The Highs and Lows of Coventry City Football Club

The Highs and Lows of Coventry City Football Club

As a licensed insolvency practitioner based in the Coventry area I have always kept a keen eye on the highs and lows of the roller coaster that is Coventry City Football Club.  Forever hoping that the succession of debt problems and landlord issues that the sports business has faced can be resolved so that they can get back to where they belong, being in Coventry and in the top tier of English football as opposed to a time share at Northampton’s Sixfields Stadium sitting precariously in League 2.

The news surfacing in the last few days is that the club’s new owners/new operating Company, SISU, have now made payment of approximately £470,000 to ACL (the owners of the Ricoh Arena) via the Football League.  This follows the Football League’s recent ruling that the club should repay the unpaid rents of £600,000 less the costs of the Administration (which ACL were deemed to be responsible for given that the Administration was as a result of them rejecting a Company Voluntary Arrangement proposal by the club that would have seen them repaid over a number of years).

The news of this payment having successfully been made not only keeps the dream alive for most supporters of a return to the Ricoh arena but also goes some way to demonstrate that the new operating business is capable of paying its debts as and when the fall due.

So what happens to the creditors of the old operating company – Coventry City Football Club Limited?

Whilst none of the £470,000 is due to them, the football creditors rule imposed by the football authorities, allows for a share of the clubs revenues from media rights and sponsorships to be diverted to “football creditors” therefore it is believed that as CCFC Limited has now gone into Liquidation, some of these funds and the balance of funds from the sale of the business and assets (after costs) can now be used to distribute to these creditors on a pence in the pound basis.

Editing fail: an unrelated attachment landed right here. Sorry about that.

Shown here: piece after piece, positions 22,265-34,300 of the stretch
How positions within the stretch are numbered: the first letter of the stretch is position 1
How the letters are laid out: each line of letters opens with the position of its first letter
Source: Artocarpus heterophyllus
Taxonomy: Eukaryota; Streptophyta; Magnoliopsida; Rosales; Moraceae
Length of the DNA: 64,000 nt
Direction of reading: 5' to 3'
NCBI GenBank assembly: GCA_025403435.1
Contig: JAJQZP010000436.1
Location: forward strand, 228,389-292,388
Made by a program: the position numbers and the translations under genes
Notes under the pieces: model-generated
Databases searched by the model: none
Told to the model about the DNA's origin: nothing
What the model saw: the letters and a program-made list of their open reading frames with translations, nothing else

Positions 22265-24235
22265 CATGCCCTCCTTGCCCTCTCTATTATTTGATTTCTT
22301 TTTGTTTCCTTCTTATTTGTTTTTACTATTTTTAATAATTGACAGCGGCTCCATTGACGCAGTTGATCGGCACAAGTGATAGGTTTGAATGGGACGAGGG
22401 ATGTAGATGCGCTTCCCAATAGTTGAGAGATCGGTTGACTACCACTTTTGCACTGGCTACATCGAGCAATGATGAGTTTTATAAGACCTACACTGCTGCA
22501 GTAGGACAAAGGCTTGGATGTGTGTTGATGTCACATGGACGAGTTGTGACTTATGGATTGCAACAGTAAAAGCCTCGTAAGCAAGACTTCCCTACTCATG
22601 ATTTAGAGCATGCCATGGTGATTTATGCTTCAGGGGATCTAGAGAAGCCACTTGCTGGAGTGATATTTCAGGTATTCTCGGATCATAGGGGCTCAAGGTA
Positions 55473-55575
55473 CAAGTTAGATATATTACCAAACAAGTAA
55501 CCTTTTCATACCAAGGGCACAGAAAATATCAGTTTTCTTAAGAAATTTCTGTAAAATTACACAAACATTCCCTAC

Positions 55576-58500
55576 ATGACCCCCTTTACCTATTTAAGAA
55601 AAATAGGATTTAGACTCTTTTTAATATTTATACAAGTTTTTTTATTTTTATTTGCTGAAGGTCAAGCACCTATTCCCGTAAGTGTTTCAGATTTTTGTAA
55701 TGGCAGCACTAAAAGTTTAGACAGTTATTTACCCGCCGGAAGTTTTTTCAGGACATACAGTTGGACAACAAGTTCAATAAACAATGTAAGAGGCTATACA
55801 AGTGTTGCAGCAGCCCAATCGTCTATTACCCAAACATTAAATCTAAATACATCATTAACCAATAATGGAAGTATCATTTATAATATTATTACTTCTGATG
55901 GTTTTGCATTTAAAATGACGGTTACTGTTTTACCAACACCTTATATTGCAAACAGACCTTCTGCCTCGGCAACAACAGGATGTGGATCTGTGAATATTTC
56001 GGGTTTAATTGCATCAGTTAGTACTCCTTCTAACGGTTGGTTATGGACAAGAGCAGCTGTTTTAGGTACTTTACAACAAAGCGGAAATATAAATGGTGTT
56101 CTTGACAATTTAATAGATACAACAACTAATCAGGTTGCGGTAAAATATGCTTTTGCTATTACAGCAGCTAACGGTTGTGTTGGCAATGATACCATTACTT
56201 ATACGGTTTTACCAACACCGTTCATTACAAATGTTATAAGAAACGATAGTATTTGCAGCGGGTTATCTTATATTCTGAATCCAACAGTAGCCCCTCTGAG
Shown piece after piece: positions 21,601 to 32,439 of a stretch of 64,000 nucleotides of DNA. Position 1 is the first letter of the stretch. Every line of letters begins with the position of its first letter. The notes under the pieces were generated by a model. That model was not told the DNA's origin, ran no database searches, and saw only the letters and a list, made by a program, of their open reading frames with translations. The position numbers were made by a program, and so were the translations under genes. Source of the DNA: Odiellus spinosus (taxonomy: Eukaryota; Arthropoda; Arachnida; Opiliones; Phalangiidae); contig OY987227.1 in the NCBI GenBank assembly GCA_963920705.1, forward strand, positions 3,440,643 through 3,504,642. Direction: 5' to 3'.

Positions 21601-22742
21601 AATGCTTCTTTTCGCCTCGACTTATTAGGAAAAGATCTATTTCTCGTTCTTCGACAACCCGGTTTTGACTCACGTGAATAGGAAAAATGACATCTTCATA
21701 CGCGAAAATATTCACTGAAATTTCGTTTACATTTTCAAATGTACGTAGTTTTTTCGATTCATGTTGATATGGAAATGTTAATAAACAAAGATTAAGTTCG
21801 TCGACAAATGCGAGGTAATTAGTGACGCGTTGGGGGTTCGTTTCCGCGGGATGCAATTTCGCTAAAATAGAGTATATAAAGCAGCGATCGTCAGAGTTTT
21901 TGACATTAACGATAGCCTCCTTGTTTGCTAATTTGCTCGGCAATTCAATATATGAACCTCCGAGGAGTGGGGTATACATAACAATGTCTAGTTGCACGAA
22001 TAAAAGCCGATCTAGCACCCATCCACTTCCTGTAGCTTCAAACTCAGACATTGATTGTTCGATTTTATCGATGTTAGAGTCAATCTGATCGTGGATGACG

What would have happened if the payment had not been made?

For those of you that are not up to speed with all things Coventry City FC, you should know that had this payment not have been made, then the club would almost be certain to never return to the Ricoh arena and may have been unable to complete their fixtures within the football league, so this news would certainly leave supporters breathing a sigh of relief.

Now the ruling of the football league to allow the Administration costs to be discounted from the rent sums due, may still be challenged by ACL, as they have been given a deadline to appeal by, however an appeal is likely to demonstrate that ACL are only concerned with recouping unpaid rent money and not demonstrate a willingness to start negotiations on a new lease for the club so my feeling is that an appeal would be unlikely.  However, lease negotiations when a landlord has been stung in the past, tend to be somewhat difficult to achieve a quick agreement on and therefore I suspect that this ruling and subsequent payment has come too soon to ensure that the club could play their football matches in Coventry this season however I understand that if an agreement can be reached with ACL then the move away from the Sixfields Stadium in Northampton could happen quickly.

Coventry City FC has certainly seen its fair share of lows given the points deductions imposed not only when they entered Administration but once again when they moved to Liquidation therefore the football league’s ruling, whilst it is a lot to have to pay, can be considered a high.

What’s next for Coventry City FC?

The success of the club going forward is not solely determined on whether they can return to Coventry, this has been proven by MK Dons who moved from Wimbledon to Milton Keynes.  However every Coventry supporter I speak to almost always has a second team which they support as the lows of the club in recent times make it extremely difficult for them to support them alone.  Therefore a return to the stadium would seem the quickest route to success as attendances would rise, revenues would increase leaving more funds available to recruit better players.  However, if a new lease was agreed would the attendances reach anywhere near the 23,000 fans that saw them thrash QPR 3-0 in their first match at the stadium some nine years ago?  Only time will tell…


For an article covering the general landlord and tenant issues in Liquidation see HERE.

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